Jones appeared almost from nowhere, with a slim, fresh-faced appearance and cheerful, down-to-Earth style that earned him a following above that of wordier, angrier leftist commentators. His books Chavs and The Establishment became bestsellers and he is one of if not the biggest attraction of The Guardian with his videos and columns.
The honesty that I mentioned is real and admirable. The problem is that it exposes weaknesses that – well – are not.
Following the far-right terrorist attack at the Finsbury Mosque at 00:21 am on Monday, June 19, Tommy Robinson went on Twitter to say how he felt about the attack. Once again he put his foot in it by appearing to suggest that those outside the mosque who were run-over, while not directly responsible for their injuries, were nevertheless tangentially responsible as the mosque had a long history of creating and sheltering extremists and that a reprisal of this sort was just waiting to happen following the recent Islamist attacks in Manchester and on London Bridge.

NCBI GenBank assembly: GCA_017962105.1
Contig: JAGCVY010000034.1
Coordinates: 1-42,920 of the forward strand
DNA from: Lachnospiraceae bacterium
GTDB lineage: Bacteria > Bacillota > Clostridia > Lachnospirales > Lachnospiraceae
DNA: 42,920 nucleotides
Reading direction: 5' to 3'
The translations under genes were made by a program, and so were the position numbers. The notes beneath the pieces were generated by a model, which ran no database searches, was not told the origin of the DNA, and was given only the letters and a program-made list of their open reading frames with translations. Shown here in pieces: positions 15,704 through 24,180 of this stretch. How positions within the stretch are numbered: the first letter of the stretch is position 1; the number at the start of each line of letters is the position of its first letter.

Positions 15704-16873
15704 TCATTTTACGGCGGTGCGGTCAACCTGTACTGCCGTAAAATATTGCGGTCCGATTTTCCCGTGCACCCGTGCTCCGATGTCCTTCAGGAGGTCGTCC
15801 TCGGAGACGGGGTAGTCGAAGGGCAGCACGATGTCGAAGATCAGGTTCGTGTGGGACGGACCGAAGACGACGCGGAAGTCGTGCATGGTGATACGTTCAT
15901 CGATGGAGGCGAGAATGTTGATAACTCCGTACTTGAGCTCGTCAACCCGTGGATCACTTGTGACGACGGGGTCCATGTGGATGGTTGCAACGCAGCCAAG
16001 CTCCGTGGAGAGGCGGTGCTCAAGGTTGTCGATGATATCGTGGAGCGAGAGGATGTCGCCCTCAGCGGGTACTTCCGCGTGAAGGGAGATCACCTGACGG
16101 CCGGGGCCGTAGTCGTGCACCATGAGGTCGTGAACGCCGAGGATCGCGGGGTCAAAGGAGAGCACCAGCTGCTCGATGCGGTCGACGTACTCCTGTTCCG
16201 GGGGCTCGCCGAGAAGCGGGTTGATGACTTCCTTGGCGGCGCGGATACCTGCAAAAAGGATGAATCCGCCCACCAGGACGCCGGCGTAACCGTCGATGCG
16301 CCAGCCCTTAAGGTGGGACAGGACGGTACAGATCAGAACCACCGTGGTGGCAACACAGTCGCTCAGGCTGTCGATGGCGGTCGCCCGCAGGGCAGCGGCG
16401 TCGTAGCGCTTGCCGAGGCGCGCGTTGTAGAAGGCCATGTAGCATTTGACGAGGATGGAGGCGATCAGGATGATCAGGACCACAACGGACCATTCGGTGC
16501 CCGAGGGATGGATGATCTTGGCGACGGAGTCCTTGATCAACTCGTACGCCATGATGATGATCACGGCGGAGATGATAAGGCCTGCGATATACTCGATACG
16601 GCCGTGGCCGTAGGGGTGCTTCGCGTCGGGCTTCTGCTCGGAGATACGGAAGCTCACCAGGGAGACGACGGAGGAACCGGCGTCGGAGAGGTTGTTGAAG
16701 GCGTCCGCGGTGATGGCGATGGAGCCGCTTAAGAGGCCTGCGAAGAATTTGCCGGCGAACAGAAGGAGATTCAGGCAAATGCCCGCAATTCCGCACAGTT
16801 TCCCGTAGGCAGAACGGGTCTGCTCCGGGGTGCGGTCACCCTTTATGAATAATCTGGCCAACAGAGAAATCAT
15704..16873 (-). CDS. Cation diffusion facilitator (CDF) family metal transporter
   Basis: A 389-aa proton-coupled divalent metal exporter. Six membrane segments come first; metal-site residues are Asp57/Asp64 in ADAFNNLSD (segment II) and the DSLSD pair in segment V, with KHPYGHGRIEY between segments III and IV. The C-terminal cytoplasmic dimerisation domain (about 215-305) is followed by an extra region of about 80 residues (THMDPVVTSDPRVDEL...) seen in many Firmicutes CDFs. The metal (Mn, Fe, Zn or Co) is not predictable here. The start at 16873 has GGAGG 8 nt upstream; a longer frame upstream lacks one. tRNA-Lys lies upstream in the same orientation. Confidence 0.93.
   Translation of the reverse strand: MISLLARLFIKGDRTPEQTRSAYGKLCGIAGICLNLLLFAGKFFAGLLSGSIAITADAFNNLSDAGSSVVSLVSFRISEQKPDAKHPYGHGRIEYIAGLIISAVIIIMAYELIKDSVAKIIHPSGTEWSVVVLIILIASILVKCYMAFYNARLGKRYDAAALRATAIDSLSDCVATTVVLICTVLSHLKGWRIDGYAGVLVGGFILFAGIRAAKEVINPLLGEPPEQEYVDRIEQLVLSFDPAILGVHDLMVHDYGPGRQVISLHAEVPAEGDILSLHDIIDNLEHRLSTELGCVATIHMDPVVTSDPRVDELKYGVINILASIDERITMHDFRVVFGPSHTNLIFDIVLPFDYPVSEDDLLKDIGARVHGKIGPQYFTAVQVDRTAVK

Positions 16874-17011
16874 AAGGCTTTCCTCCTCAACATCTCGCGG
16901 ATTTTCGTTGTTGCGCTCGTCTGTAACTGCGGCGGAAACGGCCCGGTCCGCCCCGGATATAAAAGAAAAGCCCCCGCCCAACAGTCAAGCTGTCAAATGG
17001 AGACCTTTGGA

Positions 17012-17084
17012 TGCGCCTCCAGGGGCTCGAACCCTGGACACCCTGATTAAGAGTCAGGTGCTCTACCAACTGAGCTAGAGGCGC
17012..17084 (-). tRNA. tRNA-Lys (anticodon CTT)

Predictably, the Twittersphere sounded like the Twitterpocalypse had come, with scores of people slamming him for his tweets. I am not defending what Robinson said in his tweets. Robinson did say in later tweets that he didn’t want this to happen and that he’d been warning about it for years, but the damage had already been done. It made him look worse in many people’s eyes than he did already and confirmed other peoples’ suspicions about him.
Robinson then went in ITV’s Good Morning Britain, ostensibly to defend himself on national TV. However, the “interview” didn’t really turn out the way he might have hoped. What unfolded was extraordinary by any measure, and has caused more controversy than if Robinson had not been invited and just been left with his tweets for company.